A genome-wide RNAi screen using insect cells to identify transport components and other factors required for Golgi organization (TANGO [transport and Golgi organization] genes) led to the identification of the Drosophila melanogaster homologue of the vertebrate gene MIA3, also known as TANGO1 (Bard et al., 2006). MIA3 is a unique 1,907 amino acid protein, which has recently been proposed to act as an ER-resident chaperone for Col7a1 (collagen VII; Saito et al., 2009b) based on elegant biochemical and cell biological analyses. Saito et al. (2009b) found that Mia3 spans the ER membrane and binds Col7a1 via an SH3 (Src homology 3)-like fold residing within the ER lumen, whereas on the cytoplasmic face, a C-terminal proline-rich domain binds the Sec23 and Sec24 proteins of the COPII coat complex. This dual interaction is hypothesized to facilitate the generation and packaging of ER megavesicles of sufficient size to support the transport of the bulky Col7a1 trimer. Intriguingly, they also found that knockdown of MIA3 failed to affect the secretion of Col1 (collagen I), suggesting that MIA3 was required for efficient packaging of only a subset of collagens.
Providing another clue toward the function of Mia3, unbiased genetic analyses of heart disease in human patients have linked a single-nucleotide polymorphism in MIA3 with coronary artery disease and early onset myocardial infarct (MI; Samani et al., 2007; Kathiresan et al., 2009). Down-regulation of MIA3 has been observed in malignant melanoma (Arndt and Bosserhoff, 2006) as well as colon and hepatocellular carcinomas (Arndt and Bosserhoff, 2007), but it remains unclear whether these changes are epiphenomena, are causative, or are correlates of cancerous progression without an active role. Despite this intriguing set of observations, it has not been possible to tie these disparate results together into a clear picture of the function of Mia3.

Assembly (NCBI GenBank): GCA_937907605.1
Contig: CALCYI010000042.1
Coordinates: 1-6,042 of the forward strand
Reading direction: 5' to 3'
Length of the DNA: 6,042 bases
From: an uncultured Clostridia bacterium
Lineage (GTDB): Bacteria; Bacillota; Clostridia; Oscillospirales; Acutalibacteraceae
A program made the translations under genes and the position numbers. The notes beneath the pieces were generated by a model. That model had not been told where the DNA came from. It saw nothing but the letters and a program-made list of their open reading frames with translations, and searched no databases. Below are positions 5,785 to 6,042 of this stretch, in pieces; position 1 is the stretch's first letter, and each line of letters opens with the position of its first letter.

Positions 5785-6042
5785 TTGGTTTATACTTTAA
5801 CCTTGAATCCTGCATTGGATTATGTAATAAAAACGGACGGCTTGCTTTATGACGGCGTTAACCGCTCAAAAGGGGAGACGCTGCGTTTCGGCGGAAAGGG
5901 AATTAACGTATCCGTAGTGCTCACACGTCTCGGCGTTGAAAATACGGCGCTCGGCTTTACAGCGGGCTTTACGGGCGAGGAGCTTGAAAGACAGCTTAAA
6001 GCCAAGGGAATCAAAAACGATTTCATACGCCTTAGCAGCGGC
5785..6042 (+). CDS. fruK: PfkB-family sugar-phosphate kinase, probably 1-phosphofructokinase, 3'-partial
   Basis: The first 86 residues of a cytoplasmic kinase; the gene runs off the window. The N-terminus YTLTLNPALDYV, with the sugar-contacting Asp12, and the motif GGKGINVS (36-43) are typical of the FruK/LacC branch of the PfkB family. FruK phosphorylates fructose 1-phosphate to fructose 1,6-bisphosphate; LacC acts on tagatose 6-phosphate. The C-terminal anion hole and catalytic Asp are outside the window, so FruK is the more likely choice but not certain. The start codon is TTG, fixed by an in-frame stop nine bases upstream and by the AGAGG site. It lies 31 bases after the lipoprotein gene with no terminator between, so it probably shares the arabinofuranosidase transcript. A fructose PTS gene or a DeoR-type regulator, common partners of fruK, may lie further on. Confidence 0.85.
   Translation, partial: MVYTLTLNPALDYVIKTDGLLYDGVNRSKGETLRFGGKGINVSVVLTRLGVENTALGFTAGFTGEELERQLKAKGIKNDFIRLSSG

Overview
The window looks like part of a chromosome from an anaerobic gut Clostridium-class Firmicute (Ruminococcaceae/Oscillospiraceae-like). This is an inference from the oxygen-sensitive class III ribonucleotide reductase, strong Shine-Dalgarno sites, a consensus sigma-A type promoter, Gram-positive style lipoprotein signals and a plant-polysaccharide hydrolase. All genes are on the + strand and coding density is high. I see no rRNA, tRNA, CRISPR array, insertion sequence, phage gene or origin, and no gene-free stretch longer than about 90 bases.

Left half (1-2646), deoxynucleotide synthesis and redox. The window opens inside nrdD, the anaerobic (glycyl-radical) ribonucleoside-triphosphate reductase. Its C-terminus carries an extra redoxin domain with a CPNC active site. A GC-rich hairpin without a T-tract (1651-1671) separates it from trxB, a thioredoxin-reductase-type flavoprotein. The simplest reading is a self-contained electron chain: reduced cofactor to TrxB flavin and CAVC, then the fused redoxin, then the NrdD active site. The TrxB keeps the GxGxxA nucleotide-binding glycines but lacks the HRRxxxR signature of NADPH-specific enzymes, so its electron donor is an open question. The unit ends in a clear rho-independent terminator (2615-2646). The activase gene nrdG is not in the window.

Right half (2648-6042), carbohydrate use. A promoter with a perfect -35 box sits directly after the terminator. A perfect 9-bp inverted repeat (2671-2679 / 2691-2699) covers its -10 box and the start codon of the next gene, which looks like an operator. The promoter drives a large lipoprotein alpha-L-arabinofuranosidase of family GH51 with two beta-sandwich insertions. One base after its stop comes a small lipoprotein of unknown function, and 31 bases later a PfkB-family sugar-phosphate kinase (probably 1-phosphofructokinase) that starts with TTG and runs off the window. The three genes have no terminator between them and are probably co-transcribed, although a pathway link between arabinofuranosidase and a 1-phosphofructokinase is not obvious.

To clarify its function, we generated a null allele of Mia3 in the mouse. Mia3 knockouts display a chondrodysplasia that causes dwarfing of the fetus, peripheral edema, and perinatal lethality. Further analysis reveals a substantial shift in collagen metabolism, likely resulting from delayed transit through the secretory pathway. This phenotype combines aspects of several different diseases caused by defects in collagen production. Our analysis highlights the sensitivity of the chondrogenic/skeletogenic processes to defects in protein secretion and further suggests that regulators of ER and Golgi function may be causative in cases of recessive chondrodysplasias that remain as yet unmapped. The generalized role of Mia3 in escorting all collagens examined to date, including collagens I, II, III, IV, VII, and IX, but not other ECM components, such as fibronectin or aggrecan, indicates that this protein plays a unique role within the cell to facilitate the nucleation of large ER transport vesicles dedicated to the export of collagens and perhaps collagen-associated molecules of the ECM.
To elucidate the role of MIA3 in vivo, we characterized the phenotype of a Mia3 knockout mouse. Mia3 contains a putative signal peptide, an N-terminal SH3 domain followed by two coiled-coil domains, a transmembrane domain, and a C-terminal proline-rich domain (Fig. 1 A). A gene-targeting cassette encoding a LacZ/neomycin fusion protein was inserted in frame 11 bases into the beginning of the second exon, replacing the contents of this exon and all of exon3 (Fig. 1, B and C). This vector deletes the SH3 domain that has been shown to mediate interactions with Col7a1 (Saito et al., 2009b). Correct targeting events were confirmed by Southern blot analysis using both 5′ and 3′ genomic probes as well as PCR (Fig. S1 A).